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The 7 Worst Calls in Sports History Should Never Be Forgotten

Sadly, one of the most famous things in sports history are the controversial or just straight up bad calls on the part of officials. We hate to see them, but the seems to happen quite regularly every single year.

Even after decades, some of the worst calls in the history of sports are remembered as vividly as not only game-changing, but career-defining moments. These are seven blown calls I still scratch my head over.

Instant replay could help in some of the worst calls in sports history, but that isn't always the case. And some of these end up having implications of who makes it to the Super Bowl, World Series, National Championship, World Cup, or even wins an Olympic gold medal.

Though there is an endless list of controversial calls from every sport, there was even one this past year that may be one of the worst ever. Where does the no-call pass interference in the 2019 NFC Championship stand?

7. The Hand Of God

During the 1986 World Cup, Argentina's Diego Maradona had one of the most obvious hand balls ever in a match against England. The goal gave Argentina a lead, and then four minutes later, Maradona scored again on what is referred to as "The Goal of the Century."

The hand ball was so obvious, and right in front of the net, so there is no way it should have gone uncalled. With England scoring at the 80th minute, the score should have been tied at one instead of them playing from behind.

Argentina won that quarterfinal game, then went on to beat West Germany in the final.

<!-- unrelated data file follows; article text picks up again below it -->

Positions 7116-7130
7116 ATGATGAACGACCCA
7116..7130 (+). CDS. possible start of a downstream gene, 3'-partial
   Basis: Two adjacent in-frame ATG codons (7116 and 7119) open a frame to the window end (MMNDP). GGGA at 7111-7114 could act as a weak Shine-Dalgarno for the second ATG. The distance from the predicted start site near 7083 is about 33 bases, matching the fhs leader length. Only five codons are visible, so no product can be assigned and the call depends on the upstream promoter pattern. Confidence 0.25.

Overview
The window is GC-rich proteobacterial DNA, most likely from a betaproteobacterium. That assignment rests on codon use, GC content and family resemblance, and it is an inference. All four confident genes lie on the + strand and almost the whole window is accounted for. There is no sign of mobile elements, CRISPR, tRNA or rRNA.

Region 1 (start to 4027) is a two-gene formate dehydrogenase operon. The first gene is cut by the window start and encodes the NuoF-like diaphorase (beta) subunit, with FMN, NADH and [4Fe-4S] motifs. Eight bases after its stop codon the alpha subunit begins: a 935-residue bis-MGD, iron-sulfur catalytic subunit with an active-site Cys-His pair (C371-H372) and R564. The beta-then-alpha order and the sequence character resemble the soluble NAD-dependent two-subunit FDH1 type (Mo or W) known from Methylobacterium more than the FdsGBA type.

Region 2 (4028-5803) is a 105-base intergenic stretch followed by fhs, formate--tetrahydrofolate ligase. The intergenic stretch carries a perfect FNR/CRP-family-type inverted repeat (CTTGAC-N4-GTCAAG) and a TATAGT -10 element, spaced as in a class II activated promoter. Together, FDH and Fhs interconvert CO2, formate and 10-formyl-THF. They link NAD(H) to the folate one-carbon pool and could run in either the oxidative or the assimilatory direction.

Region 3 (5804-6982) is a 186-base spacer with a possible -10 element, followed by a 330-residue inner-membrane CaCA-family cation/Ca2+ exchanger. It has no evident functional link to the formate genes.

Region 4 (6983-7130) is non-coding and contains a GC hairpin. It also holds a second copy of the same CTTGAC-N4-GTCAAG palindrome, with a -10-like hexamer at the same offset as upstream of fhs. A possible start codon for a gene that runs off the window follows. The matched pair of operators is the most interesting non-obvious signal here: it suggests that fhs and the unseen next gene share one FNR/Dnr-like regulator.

6. The Tuck Rule

One of the most famous plays in NFL playoff history even got its own rule when Tom Brady was strip sacked by Charles Woodson, appearing to end the 2001 AFC Divisional Round game and send the Oakland Raiders to the AFC Championship game.

However, a controversial ruling eventually allowed Brady and the New England Patriots to move on, where they'd win the first of six Super Bowls over the next two decades.

After being hit by a blitzing Woodson, Brady tried bringing the ball back to his body, but the football came loose and was recovered by the Raiders with less than two minutes remaining. The referees claimed his arm was moving forward, making the fumble an incomplete pass and allowing New England to kick a game-tying field goal to send the game to overtime.

There, Adam Vinatieri kicked another field goal in the snow to win the game, and "The Tuck Rule" was etched in stone forever.

5. Jim Joyce Goes Blind

In what should have been the 21st perfect game in MLB history, pitcher Armando Galarraga came up one out short due to one of the worst calls in baseball history.

During the ninth inning of a Detroit Tigers and Cleveland Indians game, Jason Donald hit a grounder to first baseman Miguel Cabrera. Galarraga ran to first and appeared to make it there in time for the 27th and final out of the game, but first base umpire Jim Joyce called Donald safe.

Joyce was pretty quick to admit it was a missed call, but it doesn't change the fact that Galarraga, a young pitcher making just his third start, missed out on a historic event due to a terrible call. Both Joyce and Galarraga played it well and made the mess up a little more bearable, but it's still rough to watch to this day.

4. Colorado Buffaloes Get Five Downs